FBI Director Wray Responds to the FISA Court's Statement and Shows It's Time for Him to Go

FBI Director Christopher Wray, with Justice Department Inspector General Michael Horowitz, left, testifies as the Senate Judiciary Committee examines the internal report of the FBI's Clinton email probe and the role of former FBI Director James Comey's actions during the 2016 presidential campaign, on Capitol Hill in Washington, Monday, June 18, 2018. (AP Photo/J. Scott Applewhite)

F.B.I director Christopher Wray is shown before speaking to reporters during a dedication ceremony for the new Atlanta Field Office building Thursday, Oct. 12, 2017, in Atlanta, (AP Photo/John Bazemore)


Earlier today, the FISA court released an extremely rare public statement in which they addressed the findings of the recent IG report.

In it, they laid out the gravity of the misconduct, with the court taking issue with the lies and omissions put upon them by the FBI. While there may be a bit of blame shifting here (the FISA court should have been more skeptical from the jump), there’s no doubt the lion’s share of the issue was they were given incomplete and sometimes false information to make judgements with.

The FBI’s handling of the Carter Page applications, as portrayed in the OIG report, was antithetical to the heightened duty of candor described above. The frequency with which representations made by FBI personnel turned out to be unsupported or contradicted by information in their possession, and with which they withheld information detrimental to their case, calls into question whether information contained in other FBI applications is reliable.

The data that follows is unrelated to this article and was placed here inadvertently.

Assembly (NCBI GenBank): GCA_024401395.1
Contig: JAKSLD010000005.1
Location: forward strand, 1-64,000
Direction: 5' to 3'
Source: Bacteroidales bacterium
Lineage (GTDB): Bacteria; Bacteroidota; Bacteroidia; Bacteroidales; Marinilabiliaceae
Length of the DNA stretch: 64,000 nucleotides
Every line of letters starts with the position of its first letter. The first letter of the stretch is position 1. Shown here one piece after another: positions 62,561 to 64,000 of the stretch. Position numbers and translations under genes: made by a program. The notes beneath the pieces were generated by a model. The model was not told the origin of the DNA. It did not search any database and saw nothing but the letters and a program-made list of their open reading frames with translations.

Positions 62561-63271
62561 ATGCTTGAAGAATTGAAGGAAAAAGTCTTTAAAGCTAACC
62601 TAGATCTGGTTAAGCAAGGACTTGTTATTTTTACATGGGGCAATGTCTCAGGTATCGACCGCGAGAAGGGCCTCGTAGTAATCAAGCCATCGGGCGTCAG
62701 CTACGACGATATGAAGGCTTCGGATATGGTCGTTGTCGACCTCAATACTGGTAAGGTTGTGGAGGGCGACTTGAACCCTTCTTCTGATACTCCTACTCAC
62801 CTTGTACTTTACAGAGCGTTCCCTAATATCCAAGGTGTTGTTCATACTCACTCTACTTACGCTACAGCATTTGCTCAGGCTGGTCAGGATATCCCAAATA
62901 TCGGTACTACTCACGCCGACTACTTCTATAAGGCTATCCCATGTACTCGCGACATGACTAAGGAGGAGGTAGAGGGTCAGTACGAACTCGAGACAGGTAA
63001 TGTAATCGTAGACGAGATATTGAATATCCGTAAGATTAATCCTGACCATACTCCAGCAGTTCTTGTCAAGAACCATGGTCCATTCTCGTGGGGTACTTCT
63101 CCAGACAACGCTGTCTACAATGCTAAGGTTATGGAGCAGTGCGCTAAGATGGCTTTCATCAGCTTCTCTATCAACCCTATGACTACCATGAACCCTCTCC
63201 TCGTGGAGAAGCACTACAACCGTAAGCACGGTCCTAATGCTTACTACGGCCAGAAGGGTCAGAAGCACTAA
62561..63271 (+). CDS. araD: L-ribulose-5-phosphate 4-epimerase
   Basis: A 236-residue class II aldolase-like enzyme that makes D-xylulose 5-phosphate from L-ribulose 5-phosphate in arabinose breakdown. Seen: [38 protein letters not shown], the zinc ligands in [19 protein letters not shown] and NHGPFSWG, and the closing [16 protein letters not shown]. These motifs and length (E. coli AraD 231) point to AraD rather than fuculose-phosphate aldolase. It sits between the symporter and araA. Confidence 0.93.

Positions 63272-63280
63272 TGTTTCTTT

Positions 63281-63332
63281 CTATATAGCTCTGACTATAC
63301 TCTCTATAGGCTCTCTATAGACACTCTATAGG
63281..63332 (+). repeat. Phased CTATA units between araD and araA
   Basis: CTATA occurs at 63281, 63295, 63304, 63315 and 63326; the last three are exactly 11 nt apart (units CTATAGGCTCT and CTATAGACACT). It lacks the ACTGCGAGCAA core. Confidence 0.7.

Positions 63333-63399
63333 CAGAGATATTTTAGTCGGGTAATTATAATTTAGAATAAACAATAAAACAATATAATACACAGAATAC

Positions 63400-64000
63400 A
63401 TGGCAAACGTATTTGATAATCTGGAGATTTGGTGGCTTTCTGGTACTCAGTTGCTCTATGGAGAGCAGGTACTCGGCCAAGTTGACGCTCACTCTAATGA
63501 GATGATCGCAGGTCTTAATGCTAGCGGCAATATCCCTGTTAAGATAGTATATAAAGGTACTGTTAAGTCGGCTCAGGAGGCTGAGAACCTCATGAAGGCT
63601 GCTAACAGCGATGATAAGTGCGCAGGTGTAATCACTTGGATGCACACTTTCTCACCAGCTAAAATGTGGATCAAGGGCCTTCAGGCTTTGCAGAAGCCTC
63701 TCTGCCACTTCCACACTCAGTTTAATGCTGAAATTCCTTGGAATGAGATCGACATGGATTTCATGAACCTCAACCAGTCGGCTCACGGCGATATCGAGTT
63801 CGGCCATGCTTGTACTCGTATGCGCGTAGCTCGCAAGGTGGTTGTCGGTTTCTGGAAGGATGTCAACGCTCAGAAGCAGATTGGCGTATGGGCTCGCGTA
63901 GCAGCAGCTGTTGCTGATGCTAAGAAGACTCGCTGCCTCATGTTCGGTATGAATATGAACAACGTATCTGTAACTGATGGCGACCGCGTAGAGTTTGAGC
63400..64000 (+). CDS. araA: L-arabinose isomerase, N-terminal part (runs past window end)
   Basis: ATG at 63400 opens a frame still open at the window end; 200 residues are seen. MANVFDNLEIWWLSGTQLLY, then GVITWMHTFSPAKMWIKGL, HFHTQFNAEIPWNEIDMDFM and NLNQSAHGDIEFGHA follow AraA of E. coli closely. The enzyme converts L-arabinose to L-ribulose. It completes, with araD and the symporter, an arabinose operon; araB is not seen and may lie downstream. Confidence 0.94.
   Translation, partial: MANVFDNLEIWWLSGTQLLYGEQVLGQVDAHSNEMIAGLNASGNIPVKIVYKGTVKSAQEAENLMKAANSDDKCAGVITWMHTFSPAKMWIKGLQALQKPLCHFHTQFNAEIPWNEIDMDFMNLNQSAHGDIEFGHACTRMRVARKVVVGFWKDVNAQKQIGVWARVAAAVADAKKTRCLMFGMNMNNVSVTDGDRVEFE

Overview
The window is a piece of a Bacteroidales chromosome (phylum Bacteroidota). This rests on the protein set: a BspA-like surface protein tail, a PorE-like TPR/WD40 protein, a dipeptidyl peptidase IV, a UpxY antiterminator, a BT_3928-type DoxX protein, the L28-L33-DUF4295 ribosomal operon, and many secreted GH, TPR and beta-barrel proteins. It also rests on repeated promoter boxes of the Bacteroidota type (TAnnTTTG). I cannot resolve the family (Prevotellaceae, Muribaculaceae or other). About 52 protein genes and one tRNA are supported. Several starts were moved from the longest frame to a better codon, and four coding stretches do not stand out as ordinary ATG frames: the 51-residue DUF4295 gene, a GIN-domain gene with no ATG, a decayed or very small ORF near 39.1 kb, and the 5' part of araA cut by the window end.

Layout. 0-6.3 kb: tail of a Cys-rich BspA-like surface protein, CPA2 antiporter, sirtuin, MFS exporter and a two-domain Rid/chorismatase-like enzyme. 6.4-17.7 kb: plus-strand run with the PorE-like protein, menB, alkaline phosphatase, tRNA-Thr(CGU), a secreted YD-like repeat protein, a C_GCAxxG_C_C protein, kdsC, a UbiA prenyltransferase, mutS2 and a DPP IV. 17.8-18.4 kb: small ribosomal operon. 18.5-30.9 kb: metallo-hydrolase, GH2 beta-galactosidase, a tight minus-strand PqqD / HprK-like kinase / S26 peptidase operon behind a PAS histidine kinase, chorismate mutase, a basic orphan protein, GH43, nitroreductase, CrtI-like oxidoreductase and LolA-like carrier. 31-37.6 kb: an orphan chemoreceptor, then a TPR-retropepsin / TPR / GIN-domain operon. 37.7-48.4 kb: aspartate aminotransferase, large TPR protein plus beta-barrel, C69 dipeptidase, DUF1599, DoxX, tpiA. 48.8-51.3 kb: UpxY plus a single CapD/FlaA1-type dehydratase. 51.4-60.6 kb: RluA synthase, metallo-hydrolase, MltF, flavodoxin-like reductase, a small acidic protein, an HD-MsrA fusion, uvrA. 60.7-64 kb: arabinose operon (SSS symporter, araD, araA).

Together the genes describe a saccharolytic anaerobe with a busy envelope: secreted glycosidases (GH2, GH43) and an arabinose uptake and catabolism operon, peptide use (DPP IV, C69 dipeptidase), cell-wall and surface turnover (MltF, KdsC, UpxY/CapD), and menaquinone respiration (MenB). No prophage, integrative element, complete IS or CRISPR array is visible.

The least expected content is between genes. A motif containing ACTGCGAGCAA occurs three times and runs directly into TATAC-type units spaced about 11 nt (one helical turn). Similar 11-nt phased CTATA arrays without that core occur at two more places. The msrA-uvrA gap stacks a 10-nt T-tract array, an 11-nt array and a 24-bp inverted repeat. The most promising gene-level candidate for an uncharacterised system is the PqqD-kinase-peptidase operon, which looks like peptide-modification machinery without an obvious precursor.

Now, the FBI has responded via their own statement written by Directer Christopher Wray.

To say this is woefully insufficient is an understatement.


First, yes it is representative of the FBI as an institution. This is far from the first example of rabid misconduct among its ranks. Further, the fact that these specific actions took place at the highest levels means the FBI is not only responsible, but must carry the burden of what was done. This game where bureaucracies pretend to be holy orders only rarely stained by the acts of rogue agents is nonsense. That kind of benefit of the doubt has no place when dealing with unelected, largely unaccountable agencies and law enforcement entities. What happened in regards to the Trump-Russia investigation was malicious, purposeful, and widespread. It was not an isolated incident that otherwise doesn’t reflect on the entirety of the FBI.

Secondly, the idea that the solution here is to just take “corrective steps” at the administrative level is unbelievable. No, some people should be fired. Others should be prosecuted. Still more should be demoted and reprimanded. The kinds of abuses of power that took place deeply harm our country. That’s not going to go away by holding a few workshops and changing up the paperwork. What happened within the FBI is part of a cultural, partisan rot that permeates the bureau. You fix that be getting rid of people, not by giving the guilty a new handbook they’ll inevitably ignore again.


Lastly, you can tell by the statement that Wray doesn’t actually care about what transpired. He’s instead worried about losing the ability to easily get warrants on American citizens. If there were no possible consequences here, I’d struggle to be convinced he’d take any action at all.

It’s time for Wray to go. This is not the guy who can lead a full rehabilitation of the FBI. He’s clearly more concerned with protecting the institution’s power than with cleaning out the bad actors and righting the ship. That’s simply not acceptable given the stakes.




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